Shakespeare Sonnet 39 (Original Text)
O how thy worth with manners may I sing,When thou art all the better part of me?What can mine own praise to mine own self bring,And what is’t but mine own when I praise thee?Even for this, let us divided live,And our dear love lose name of single one,That by this separation I may giveThat due to thee which thou deserv’st alone.O absence, what a torment wouldst thou prove,Were it not thy sour leisure gave sweet leaveTo entertain the time with thoughts of love,Which time and thoughts so sweetly dost deceive,And that thou teachest how to make one twain,By praising him here who doth hence remain.
Shakespeare Sonnet 39 (Modern Text)
Shakespeare Sonnet 39 Analysis
Shakespeare asks how he can describe his friends true value “how thy worth “in his poems without seeming to be boastful “may I sing “because he considers his friend to be his better half “thou art all the better part of me” and what good will praising himself bring “mine own praise to mine own self” and he praises himself each time he praises his friend “mine own when I praise thee?”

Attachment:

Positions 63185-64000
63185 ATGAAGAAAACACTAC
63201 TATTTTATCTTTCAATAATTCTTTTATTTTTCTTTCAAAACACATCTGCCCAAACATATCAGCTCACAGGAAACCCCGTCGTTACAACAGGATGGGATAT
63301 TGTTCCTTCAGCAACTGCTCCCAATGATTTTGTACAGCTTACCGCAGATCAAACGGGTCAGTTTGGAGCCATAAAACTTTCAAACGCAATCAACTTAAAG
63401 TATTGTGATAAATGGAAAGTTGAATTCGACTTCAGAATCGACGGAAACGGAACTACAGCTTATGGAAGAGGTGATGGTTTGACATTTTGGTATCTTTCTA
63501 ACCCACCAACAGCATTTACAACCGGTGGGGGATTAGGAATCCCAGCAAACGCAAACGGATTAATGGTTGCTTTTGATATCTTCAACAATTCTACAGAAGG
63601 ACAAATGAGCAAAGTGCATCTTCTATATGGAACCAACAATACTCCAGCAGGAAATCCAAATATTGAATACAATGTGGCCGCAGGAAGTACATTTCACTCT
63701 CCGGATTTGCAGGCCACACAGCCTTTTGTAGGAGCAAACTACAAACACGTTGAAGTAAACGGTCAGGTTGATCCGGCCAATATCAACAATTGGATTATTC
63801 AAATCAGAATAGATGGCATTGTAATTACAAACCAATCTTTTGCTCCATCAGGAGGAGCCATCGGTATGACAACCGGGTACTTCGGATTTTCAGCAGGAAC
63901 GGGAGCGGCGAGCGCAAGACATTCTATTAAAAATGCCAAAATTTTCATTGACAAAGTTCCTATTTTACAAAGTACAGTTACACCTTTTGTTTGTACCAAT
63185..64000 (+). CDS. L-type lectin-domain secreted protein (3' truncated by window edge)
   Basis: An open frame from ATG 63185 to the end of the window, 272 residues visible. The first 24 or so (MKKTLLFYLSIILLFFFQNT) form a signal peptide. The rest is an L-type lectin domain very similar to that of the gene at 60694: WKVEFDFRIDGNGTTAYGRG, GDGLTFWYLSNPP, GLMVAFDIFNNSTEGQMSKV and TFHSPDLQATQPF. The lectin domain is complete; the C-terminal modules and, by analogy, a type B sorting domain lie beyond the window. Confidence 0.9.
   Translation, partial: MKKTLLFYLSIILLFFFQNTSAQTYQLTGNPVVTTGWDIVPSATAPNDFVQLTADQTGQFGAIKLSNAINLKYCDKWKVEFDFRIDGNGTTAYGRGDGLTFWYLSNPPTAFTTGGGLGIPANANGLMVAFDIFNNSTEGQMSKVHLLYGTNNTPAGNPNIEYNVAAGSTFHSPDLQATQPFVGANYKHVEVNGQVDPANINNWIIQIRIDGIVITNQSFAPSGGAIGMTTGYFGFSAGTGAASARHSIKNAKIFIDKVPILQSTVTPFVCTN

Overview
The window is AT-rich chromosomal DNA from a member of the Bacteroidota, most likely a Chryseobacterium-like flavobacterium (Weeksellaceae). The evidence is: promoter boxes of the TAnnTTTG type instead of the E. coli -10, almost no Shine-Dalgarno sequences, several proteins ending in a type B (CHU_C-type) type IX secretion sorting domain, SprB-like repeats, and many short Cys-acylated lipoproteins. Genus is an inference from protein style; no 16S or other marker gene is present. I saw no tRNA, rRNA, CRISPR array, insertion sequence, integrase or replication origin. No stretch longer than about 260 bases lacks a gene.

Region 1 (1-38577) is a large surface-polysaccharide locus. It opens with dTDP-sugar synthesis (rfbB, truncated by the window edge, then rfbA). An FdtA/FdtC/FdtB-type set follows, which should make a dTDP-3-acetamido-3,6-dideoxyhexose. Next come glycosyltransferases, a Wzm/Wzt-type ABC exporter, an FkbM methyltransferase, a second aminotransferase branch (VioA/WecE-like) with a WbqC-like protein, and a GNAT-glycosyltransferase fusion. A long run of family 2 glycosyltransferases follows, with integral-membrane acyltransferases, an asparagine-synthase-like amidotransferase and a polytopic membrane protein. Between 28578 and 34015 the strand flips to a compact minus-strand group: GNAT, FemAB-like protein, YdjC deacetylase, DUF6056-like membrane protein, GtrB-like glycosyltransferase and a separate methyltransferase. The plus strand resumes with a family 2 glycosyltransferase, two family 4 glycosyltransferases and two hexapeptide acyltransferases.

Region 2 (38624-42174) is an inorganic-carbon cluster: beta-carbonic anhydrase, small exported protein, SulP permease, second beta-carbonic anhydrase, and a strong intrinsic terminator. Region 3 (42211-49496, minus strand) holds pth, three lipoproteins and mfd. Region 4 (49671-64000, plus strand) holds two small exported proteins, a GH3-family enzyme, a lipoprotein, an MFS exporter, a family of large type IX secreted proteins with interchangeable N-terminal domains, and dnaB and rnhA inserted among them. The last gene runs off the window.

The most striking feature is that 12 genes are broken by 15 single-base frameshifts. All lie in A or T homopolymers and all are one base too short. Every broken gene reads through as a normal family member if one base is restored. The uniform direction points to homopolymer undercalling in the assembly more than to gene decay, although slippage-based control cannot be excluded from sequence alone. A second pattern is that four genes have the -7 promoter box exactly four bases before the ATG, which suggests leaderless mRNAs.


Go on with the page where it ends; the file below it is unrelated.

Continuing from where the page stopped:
Because of this But Shakespeare feels they have to separate “let us divided live” and live separately which will make them lose that common identity of being united by love “love lose name of single one,” and by the separation he can continue writing poems and praising his friend “by this separation I may give” who can enjoy the praise alone “which thou deserv’st alone.”
He says that the separation would torment him “O absence! what a torment” since his friend has so much time to spare “not thy sour leisure gave sweet leave,” and that the only thing comforting him are thoughts of their love “thoughts of love” that helps pass the time deceiving it in a sweet manner “time and thoughts so sweetly doth deceive,”
He says the separation teaches him to divide his love which has broken him into two pieces “how to make one twain” and that he will keep praising his friend “praising him here” who lives elsewhere “doth hence remain.”